A more recent review by the Cochrane Collaboration, which promotes evidence-based medicine, found that massage might be beneficial for patients with subacute back pain (lasting four to 12 weeks) and chronic (lasting longer than 12 weeks) low-back pain that is not attributed to a specific disease or condition. The review found massage appeared especially beneficial when combined with exercises and education.
Acupuncture has also proven effective in some studies.
When should I see the doctor?
According to the Mayo Clinic, most people with sprains or strains can safely wait four to six weeks before calling the doctor. The pain will probably disappear long before you have to make an appointment. Some cases call for quicker action. If you don't notice any improvement at all after three days, or if you have a fever, call a doctor for advice.
You should also call your doctor promptly for back pain if you're experiencing back pain for the first time after age 50, if you've had a serious injury, or if you've experienced unexplained weight loss. Constant, intense pain or pain that spreads down a leg or causes weakness or numbness in a leg is also a reason to call your doctor. These are all warning signs that you may have something more than a simple back strain or sprain.
What treatments can a doctor provide?
First of all, your doctor will try to understand the source of your pain. Sprains and strains won't show up on x-rays or any other test, but your symptoms can paint a fairly clear picture. If your pain has lasted for several weeks without a hint of improvement, your doctor may order an x-ray or a high-tech imaging test to check for herniated disks or other injuries. Such tests can also detect or rule out spinal infections and cancer.
Your doctor may prescribe stronger versions of NSAIDs to help control your pain. Muscle relaxants help some patients, but they generally don't work any better than NSAIDs and often cause drowsiness.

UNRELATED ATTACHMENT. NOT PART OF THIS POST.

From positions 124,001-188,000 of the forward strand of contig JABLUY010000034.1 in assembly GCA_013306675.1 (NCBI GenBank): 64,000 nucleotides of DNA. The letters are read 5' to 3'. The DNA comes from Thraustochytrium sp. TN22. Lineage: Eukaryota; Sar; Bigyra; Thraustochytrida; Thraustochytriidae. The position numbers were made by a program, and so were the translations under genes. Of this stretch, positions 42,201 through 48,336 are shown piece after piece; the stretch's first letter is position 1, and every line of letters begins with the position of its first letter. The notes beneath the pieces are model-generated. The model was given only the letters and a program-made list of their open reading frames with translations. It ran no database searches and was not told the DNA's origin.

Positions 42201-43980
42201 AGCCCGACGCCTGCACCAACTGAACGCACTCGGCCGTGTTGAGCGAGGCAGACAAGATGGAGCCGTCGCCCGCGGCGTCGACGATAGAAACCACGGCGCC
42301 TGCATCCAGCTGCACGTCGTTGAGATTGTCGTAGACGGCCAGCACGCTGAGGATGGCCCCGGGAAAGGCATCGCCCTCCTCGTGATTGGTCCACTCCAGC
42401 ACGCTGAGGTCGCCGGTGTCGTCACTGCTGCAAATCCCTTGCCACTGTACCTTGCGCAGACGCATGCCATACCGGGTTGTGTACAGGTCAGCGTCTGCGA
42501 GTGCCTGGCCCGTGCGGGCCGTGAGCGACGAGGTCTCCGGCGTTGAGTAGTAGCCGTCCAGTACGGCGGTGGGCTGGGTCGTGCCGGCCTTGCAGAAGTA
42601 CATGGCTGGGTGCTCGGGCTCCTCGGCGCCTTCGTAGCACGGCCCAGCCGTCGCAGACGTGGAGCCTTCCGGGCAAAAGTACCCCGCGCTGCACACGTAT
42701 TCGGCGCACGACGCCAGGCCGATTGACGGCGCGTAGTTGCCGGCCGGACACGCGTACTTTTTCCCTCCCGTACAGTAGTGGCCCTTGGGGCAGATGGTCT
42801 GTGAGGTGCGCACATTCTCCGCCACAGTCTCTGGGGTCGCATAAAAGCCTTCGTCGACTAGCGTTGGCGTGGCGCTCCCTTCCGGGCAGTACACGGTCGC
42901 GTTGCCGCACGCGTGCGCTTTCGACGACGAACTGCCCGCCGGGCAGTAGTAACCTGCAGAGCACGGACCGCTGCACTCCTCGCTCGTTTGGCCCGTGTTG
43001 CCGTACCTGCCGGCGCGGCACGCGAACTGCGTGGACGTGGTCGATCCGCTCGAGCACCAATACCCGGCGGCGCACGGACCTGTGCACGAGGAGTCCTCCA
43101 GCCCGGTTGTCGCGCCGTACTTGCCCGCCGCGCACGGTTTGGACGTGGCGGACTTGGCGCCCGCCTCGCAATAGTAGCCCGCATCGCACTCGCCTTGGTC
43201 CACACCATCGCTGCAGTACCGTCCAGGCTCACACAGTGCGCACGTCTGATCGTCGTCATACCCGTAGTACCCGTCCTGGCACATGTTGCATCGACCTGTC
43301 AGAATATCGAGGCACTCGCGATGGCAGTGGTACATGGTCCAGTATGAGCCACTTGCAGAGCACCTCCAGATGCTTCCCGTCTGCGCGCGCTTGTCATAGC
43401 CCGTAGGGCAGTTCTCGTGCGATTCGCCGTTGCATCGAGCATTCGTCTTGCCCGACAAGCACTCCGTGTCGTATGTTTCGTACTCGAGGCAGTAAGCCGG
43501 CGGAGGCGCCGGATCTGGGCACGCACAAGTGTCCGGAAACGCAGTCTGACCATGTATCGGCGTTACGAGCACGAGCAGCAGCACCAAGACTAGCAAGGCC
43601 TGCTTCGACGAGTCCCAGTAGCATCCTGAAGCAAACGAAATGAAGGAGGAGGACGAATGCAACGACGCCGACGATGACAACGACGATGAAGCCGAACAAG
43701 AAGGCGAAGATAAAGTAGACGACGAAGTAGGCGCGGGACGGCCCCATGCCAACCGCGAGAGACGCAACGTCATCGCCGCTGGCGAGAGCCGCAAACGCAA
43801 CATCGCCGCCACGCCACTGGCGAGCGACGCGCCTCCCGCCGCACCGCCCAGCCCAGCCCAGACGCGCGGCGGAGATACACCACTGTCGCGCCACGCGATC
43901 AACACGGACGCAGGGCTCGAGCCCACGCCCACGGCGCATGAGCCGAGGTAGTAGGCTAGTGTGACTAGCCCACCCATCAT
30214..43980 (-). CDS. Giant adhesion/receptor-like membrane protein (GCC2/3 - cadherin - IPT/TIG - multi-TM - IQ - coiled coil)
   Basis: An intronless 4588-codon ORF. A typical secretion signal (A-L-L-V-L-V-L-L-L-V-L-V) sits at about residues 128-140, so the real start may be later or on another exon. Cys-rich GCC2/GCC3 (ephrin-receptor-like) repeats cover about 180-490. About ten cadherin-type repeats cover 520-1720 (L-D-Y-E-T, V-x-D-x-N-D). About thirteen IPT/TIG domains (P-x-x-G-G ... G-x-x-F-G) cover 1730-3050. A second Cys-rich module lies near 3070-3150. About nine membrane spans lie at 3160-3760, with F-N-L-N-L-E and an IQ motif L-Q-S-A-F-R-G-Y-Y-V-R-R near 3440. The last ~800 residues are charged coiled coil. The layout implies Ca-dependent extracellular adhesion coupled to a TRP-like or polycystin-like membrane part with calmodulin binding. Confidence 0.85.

If your doctor recommends surgery, you need to know what it is for. Be sure to get a second opinion if necessary. According to a report in the New England Journal of Medicine, surgery has never been shown to ease the pain caused by back sprains or strains, so your doctor would be highly unlikely to recommend it if those are the only complication.
How can I prevent back sprains and strains?
Once you've had an episode of back pain, the pain is likely to come back. Your job is to make sure the attacks are as brief and as far apart as possible. If you lift heavy objects, let your legs, not your back, do the work.
Ask your doctor about exercises that can strengthen weak back muscles. A strengthening and stretching program will help keep the muscles used for lifting in good shape and less vulnerable to strain. For extra protection, keep a straight posture when standing or sitting.
In short, don't let that strain in your back become a strain on your life.
Mayo Clinic. Back pain. Updated Feb. 9, 2010.
Furlan AD, Imamura M, Dryden T, Irvin E. Massage for Low Back Pain. The Cochrane Database of Systematic Reviews 2010, Issue 10. The Cochrane Collaboration.
Kinkade, Scott, M.D. Evaluation and treatment of acute low back pain. American Family Physician. April 15, 2007.
American Association of Neurological Surgeons. Low Back Pain. June 2006.
Cherkin, Daniel C. et al. Randomized Trial Comparing Traditional Chinese Medical Acupuncture, Therapeutic Massage, and Self-care Education for Chronic Low Back Pain, Archives of Internal Medicine Vol. 161 No. 8, pp. 1081-1088
University of California at Davis. What are the lifestyle risk factors for low back pain? Online fact sheet, undated.
FDA Public Health Advisory. FDA Announces Important Changes and Additional Warnings for COX-2 Selective and Non-Selective Non-Steroidal Anti-Inflammatory Drugs (NSAIDs). http://www.fda.gov/cder/drug/advisory/COX2.htm